Yesterday (December 19, 2019), Congress finally passed the Setting Every Community Up for Retirement Enhancement Act (i.e., the “SECURE Act”), and President Trump is expected to sign it. The SECURE Act was previously passed by the U.S. House of Representatives in May on a 417-3 vote, but got held up in the Senate for political reasons, even though it enjoyed virtually unanimous support there as well.
The version of the Act that was eventually passed includes only minor changes from the version that the House passed in the Spring. This legislation is the most significant change to the laws governing retirement plans since the Pension Protection Act of 2006. Among the significant changes made by the SECURE Act are:
- Relaxation of the rules governing eligibility to participate in a multiple employer retirement plan, which will make it easier for unrelated employers to participate in the same plan (also known as “Open MEPs”).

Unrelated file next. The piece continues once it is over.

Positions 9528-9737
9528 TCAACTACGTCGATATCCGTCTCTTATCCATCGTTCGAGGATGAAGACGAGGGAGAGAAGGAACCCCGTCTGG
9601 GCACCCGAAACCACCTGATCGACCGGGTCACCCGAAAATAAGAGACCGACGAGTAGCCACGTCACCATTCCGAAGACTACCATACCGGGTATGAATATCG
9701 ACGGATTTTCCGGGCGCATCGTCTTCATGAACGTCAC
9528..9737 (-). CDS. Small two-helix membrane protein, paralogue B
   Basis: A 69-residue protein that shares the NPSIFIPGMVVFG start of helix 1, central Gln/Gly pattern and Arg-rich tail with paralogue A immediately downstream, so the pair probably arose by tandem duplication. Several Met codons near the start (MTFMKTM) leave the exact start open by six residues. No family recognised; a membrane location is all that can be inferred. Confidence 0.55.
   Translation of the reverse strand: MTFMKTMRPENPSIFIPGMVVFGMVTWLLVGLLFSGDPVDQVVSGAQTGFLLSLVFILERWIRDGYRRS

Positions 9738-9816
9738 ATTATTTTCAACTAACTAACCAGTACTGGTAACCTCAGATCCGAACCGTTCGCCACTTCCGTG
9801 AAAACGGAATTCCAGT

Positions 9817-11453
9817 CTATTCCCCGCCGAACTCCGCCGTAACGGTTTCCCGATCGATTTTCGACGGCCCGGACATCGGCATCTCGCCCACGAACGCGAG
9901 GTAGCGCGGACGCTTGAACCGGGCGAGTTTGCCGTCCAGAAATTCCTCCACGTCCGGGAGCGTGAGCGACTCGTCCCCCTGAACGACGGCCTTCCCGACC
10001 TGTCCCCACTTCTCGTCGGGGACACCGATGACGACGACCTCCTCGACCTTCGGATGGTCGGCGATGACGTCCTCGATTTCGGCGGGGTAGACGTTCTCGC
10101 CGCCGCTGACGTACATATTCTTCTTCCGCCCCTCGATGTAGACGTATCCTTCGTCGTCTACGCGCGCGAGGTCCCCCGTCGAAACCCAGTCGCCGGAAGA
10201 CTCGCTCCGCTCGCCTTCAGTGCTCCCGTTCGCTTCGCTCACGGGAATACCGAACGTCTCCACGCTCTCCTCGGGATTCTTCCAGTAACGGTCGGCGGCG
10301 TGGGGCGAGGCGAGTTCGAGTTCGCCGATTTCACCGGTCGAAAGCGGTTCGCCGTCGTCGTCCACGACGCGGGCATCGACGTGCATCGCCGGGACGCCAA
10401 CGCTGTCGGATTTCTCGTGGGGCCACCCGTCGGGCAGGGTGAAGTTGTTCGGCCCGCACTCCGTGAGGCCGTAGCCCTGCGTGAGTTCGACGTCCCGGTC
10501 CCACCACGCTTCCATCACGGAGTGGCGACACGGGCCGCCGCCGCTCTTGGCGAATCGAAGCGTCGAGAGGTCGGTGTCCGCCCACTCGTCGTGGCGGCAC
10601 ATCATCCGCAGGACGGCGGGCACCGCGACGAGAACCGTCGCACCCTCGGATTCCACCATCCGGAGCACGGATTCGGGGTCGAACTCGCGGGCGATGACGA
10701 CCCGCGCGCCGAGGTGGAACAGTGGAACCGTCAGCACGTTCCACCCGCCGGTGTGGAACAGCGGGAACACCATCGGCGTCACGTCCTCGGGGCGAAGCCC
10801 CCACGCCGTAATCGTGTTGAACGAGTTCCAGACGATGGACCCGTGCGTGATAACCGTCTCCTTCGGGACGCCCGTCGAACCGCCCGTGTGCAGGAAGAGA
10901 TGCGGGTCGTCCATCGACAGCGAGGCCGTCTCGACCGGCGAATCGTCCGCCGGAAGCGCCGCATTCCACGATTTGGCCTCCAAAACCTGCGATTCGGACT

- Increase in the age for required minimum distributions (“RMDs”) from 70½ to 72.
- Required retirement plan eligibility, at least for elective deferral purposes, for long-term part-time employees who work at least 500 hours during each of three consecutive years. The Act does contain nondiscrimination testing relief with respect to these individuals.
- Relaxation of certain timing and notice rules relating to safe harbor 401(k) plans.
- Penalty-free distributions from qualified retirement plans for births and adoptions.
These changes, and others included in the SECURE Act, will have a major impact on both plan sponsors and participants, and will eventually require plan amendments. These changes will also have a significant impact on existing and future estate plans that involve retirement plan assets. Most of the changes are effective January 1, 2020, and thus will require almost immediate changes to plan administration.
If you have any questions about the upcoming changes made by the SECURE Act, please contact Brian Gallagher at (517) 377-0886 or firstname.lastname@example.org.
Brian T. Gallagher is an attorney at Fraser Trebilcock specializing in ERISA, Employee Benefits, and Deferred and Executive Compensation. He can be reached at (517) 377-0886 or email@example.com.